What better recipe to follow a post on pig history than one that uses pork—this one from the Philippines.
The Philippines were once part of the great trading empire that Spain established after the discovery of the New World. It is the Spanish legacy that makes the islands of the Philippines something of an anomaly in Southeast Asia. In the Philippines, the cuisine and culture both were influenced as much by Spain as by India, Malaysia, and China. Hence, in Manila, you can get egg rolls with your arroz con pollo.
The national dish of the Philippines is a “stew” called adobo. Originally made with pork alone, it is now increasingly made with pork and chicken, or even with chicken alone. Adobos are Spanish in origin, and, though they have largely disappeared in Spain, they can still be found in Spain’s former colonies, altered in each to suit local tastes and available produce. Whatever the regional differences, the elements that all adobos have in common are garlic, salt, and something acidic.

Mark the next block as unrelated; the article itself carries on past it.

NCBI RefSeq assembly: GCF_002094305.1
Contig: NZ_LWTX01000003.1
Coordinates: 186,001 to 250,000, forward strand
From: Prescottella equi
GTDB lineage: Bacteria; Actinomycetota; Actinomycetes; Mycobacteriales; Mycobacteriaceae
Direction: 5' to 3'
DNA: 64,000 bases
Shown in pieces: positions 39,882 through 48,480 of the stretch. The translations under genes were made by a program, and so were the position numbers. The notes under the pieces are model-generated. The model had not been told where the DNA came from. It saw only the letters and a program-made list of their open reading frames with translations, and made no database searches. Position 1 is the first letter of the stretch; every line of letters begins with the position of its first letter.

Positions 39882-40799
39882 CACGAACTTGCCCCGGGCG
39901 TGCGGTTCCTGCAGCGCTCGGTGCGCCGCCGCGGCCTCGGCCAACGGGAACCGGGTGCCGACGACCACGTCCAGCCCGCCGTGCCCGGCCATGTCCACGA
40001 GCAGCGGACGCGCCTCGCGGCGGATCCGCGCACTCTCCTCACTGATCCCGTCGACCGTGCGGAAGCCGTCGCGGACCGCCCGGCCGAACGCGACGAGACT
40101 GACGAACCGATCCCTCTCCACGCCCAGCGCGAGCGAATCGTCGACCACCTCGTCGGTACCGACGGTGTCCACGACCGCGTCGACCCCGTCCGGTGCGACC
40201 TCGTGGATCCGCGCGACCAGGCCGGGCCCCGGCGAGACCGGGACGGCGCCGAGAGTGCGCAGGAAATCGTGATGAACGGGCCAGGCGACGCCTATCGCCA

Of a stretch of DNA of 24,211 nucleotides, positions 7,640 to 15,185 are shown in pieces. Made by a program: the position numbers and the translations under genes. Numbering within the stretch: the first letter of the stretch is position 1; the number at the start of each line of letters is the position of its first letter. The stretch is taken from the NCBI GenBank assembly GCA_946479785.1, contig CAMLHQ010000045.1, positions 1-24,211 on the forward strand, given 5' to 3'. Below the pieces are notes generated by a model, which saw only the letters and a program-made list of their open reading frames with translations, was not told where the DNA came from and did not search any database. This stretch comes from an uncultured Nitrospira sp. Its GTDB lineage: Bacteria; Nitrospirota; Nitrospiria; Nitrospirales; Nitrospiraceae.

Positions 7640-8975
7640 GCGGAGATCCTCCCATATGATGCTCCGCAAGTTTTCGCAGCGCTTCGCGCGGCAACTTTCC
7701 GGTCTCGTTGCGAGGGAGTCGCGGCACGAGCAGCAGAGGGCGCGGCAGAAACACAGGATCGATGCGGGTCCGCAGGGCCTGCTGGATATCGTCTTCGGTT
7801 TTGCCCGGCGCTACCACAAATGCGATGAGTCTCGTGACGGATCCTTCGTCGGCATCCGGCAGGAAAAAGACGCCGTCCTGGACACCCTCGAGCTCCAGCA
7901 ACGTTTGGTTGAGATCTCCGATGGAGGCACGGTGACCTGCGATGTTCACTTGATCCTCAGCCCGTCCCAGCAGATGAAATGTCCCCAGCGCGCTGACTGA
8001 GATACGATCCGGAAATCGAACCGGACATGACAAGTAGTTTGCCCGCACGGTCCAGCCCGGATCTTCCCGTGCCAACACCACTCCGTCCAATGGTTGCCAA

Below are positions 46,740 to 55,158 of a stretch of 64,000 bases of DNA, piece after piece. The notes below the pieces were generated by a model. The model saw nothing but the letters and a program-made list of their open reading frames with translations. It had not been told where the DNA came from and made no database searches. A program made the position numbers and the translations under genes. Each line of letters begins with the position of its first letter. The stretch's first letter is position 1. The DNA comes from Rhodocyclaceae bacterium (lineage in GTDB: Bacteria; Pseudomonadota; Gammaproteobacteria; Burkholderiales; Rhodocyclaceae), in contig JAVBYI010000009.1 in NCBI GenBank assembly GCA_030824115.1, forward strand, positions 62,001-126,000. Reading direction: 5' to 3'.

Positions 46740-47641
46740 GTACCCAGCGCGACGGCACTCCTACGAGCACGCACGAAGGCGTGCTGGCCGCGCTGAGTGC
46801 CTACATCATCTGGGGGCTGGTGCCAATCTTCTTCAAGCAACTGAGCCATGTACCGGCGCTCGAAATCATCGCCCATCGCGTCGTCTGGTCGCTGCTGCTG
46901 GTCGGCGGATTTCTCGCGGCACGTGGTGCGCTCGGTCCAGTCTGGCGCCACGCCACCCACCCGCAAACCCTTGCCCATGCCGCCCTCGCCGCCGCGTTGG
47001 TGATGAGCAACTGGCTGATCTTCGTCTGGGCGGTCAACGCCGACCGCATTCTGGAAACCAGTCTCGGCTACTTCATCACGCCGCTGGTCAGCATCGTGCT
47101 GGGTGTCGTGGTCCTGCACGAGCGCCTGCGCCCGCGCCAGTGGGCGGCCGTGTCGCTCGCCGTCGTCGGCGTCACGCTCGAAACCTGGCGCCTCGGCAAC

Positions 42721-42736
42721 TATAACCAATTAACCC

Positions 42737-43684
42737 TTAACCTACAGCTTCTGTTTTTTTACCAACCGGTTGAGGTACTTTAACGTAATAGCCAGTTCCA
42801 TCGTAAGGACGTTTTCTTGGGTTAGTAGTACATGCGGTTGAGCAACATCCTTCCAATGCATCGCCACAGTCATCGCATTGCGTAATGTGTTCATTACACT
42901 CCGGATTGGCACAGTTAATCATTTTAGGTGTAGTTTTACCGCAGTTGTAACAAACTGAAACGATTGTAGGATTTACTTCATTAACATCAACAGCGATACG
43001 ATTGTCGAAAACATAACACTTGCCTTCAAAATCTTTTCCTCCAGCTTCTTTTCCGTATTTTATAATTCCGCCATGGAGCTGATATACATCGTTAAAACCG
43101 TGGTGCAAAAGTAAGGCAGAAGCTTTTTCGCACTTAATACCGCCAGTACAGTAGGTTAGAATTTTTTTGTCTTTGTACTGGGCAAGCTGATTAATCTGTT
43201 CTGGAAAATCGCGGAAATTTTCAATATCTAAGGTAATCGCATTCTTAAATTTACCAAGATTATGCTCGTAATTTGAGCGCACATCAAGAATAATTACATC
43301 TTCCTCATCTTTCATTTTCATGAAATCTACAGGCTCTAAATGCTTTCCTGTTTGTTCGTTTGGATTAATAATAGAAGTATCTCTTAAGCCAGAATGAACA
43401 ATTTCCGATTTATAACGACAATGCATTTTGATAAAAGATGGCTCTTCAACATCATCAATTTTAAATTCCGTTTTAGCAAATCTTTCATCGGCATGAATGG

One of the nice things about adobo is its resilience—it can be refrigerated or frozen, and then reheated and served. In fact, it may be even better reheated, since the flavors seem to become more complex and inviting over time. This is a wonderfully flavorful dish, with a rich, slightly sweet-sour taste.
4 Tbs. vegetable oil
3 lb. lean, deboned pork, cut into cubes
1/2 cup water
1/3 cup soy sauce
1/3 cup cider vinegar
1/3 cup sherry
1 cup chicken broth
5 cloves garlic, minced
1/2 tsp. freshly ground black pepper
Put the oil in a large casserole or Dutch oven and place over medium heat. Put the pork pieces in the pan and cook for 10 minutes, turning frequently, so that pork pieces brown on all sides. Add the water, cover the pot, reduce heat to low, and simmer for 30 minutes. When done, remove pork to a plate.
Add the soy sauce, vinegar, sherry, chicken broth, minced garlic, and black pepper to the liquid in the pot. Stir to combine, and cook for 1 minute over low heat. Remove from burner, and return pork pieces to pot, stirring to make sure all pieces are bathed in sauce.
Preheat oven to 350 degrees. Cover the pot and place in oven to cook for 1 hour. If any of the pork is “sticking out” of the sauce, you may want to stir the adobo once or twice during cooking, to make sure everything has ample opportunity for exposure to the juice. Remove from oven, and skim off excess oil/fat, if necessary. Spoon pork and sauce over white rice, and enjoy. Serves 6–8.
©2008 Cynthia Clampitt